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Knatz Family in New York

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The Immigrants from Germany to New York

In 1860, two brothers left the village of Niedenstein, Germany to make their way to America. They left on the ship Elena from Bremen Harbor and arrived in New York on August 4th, 1860. Their names were August and Conrad Knatz. August was born in 1836, a 24 year old man who listed his occupation as a wvr (weaver?) and Conrad Knatz, born in 1838, a 22 year old shoemaker. 1

In 1870, we find August living in Baltimore Maryland attending confectionary school. By 1875, August is back in New York and his occupation listed in the 1875 city directory is “laborer” but by the 1880 census he is listed as a baker. August married Anna Appolonia Trillich , who immigrated from Forst, Bavaria in 1863.

Is this a photograph of August Knatz? This tintype was found with other photographs that we know are of August’s wife, Anna Appolonia Trillich. Also among the photos was a photo of Anna’s second husband Philip Greifzu. I believe this is August Knatz. If you look at the photographs of the Knatz in Germany, for example Johannes Knatz in the WWI photo, it is possible to believe that this is August Knatz. Also look at the photo of August’s first son Jacob below. Looks pretty convincing to me!

Is this August Knatz?

Anna Trillich Knatz

The 1880 census lists 7 children of August and Anna Appolonia, six boys and one girl but the interment list for the Knatz family plot at Lutheran Cemetery in Queens, New York City (now called All Saints Cemetery) lists 4 additional children who died young, two which died at home when the family was living at 366 East 10th Street, New York City.

  1. John, born December 1862. (Note: John was born in Bavaria before his mother emigrated to the United States in 1863. Who’s your daddy, John?)
  2. Jacob, born October 1863
  3. Catherine, born December 1867, married a man named Muller but died at age 20 in 1888 with no children
  4. Conrad, born August 1868
  5. Elizabeth, born circa 1871, died 1878 at age 7
  6. Charles (also known as Carl), born August, 1872
  7. Andrew, born circa 1873, died young circa 1881(?)
  8. Edward, born circa 1874, died 1881 at age 7 at home at 366 10th St.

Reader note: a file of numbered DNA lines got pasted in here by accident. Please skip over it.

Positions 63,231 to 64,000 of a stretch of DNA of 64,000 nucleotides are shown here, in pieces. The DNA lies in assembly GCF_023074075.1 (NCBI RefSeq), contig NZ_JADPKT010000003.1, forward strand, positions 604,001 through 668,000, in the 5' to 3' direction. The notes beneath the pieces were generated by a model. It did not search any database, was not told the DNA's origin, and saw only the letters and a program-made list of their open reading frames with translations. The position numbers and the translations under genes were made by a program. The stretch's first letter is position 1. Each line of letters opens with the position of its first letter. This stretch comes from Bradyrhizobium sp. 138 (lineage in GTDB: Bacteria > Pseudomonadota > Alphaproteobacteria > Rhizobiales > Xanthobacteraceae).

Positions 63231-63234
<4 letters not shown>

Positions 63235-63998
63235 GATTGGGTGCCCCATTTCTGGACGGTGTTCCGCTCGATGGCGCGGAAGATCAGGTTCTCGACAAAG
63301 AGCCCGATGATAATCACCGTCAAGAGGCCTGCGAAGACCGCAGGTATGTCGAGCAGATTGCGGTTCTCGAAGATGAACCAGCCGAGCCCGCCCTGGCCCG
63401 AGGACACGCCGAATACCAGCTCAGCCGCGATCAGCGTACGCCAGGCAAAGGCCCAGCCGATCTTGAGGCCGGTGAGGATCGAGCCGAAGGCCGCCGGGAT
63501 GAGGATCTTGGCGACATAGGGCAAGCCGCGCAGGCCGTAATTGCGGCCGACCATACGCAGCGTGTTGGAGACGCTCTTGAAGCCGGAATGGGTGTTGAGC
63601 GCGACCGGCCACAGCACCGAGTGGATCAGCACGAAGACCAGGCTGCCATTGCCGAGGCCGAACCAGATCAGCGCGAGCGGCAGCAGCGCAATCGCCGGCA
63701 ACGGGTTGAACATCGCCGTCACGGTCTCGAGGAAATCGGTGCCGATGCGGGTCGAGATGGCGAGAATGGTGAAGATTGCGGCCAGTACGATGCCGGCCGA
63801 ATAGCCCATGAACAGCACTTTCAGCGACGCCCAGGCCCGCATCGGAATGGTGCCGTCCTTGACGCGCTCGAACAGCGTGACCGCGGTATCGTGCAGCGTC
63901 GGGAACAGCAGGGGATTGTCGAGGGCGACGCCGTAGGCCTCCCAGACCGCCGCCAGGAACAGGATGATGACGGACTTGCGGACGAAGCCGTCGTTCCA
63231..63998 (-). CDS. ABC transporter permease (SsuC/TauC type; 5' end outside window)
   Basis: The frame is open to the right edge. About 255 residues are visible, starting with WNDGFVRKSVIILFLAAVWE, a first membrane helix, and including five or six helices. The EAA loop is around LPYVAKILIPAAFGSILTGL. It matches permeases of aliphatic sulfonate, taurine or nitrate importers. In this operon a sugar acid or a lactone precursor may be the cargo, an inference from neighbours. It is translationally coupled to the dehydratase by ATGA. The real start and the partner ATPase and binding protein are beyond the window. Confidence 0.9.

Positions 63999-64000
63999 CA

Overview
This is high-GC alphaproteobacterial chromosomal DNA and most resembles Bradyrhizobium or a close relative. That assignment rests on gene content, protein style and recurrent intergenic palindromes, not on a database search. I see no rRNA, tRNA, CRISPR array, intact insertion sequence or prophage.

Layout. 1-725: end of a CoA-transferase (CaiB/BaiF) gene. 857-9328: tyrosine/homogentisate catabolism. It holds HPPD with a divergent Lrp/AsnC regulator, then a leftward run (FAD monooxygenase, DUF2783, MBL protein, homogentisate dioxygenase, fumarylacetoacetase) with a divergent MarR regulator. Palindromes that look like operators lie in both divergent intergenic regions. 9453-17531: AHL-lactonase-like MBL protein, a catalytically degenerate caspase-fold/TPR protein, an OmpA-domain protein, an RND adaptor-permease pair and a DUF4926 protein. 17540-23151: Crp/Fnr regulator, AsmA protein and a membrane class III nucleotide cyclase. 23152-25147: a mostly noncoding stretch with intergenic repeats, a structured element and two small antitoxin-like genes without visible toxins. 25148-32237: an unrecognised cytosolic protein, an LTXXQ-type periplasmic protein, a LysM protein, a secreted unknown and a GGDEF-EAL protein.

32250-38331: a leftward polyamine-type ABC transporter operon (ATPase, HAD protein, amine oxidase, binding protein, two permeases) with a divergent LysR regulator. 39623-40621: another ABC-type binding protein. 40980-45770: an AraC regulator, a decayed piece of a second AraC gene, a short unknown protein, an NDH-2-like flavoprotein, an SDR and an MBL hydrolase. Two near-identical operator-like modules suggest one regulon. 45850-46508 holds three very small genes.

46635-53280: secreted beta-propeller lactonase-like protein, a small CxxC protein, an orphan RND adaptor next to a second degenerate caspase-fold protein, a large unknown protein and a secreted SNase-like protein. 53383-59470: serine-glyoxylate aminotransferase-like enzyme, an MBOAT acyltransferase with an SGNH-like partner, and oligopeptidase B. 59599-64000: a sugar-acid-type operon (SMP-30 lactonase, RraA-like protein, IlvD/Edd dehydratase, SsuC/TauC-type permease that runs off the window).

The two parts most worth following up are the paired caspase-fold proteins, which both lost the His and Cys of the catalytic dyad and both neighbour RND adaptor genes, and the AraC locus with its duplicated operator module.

9. George, born circa 1874, died 1891 at age 16
  10. Louisa, born 1879, died at age 4 months at home at 366 10th St.

Six children of August Knatz and Anna Appolonia married but only 4 had children that survived.

Descendants of Jacob, Charles, Conrad and August are living today in the United States.

I have collected information on these 4 men and their descendants. One of them, August Knatz had some kind of birth defect and was born without an arm or hand. I am descended from the family of Charles (Carl) Knatz. PK Knatz (affectionately known as August “Paul” the 4th), descended from August Knatz maintains a website at Knatz.com. Two of my cousins Carol Taylor Beards and Diane Taylor have researched the family descended from Conrad Knatz. (Note this Conrad is the son of August who emigrated from Germany, not the Conrad who is August’s brother.). Seperate pages will have additional information added about these four Knatz families.

Jacob Knatz
b.1865
d
Conrad Knatz
b.1868
d.1957
Charles Knatz
b.1872
1953
August (the 2nd) Knatz
b.1877
1956
Married Kate Hill Married Anna Eberhardt Married Anna Bergner Married Elizabeth Hempel

Other Knatz’s in the United States

August Knatz emigrated with his younger brother Conrad (born 1838). This Conrad married Elizabeth (born 1843 in Germany) and from the 1900 census, we see he had the following children in New York

  1. Freddie, born 1876
  2. Louisa, born 1878
  3. Eddie, born, 1882
  4. Elizabeth, born 1885
  5. Annie, born 1890

I have not researched this Conrad Knatz family yet so I do not know if they married and had children. If anyone has done research on this family line, please contact me.

If you have any information on the Knatz family, you would like to share or would like to link to this website, please CONTACT ME. This site may be freely linked to but not duplicated in any fashion without my consent. I would like to remind all researchers that this information is difficult to maintain so PLEASE VERIFY ANY INFORMATION for your own records.

References:

1Germans to America, List of Passengers Arriving at U.S Ports, Vol. 13, Aug.1859-Dec. 1860. Glazier and Filby


Updated September 1, 2005. Copyright © 2005 Geraldine Knatz All Rights Reserved.
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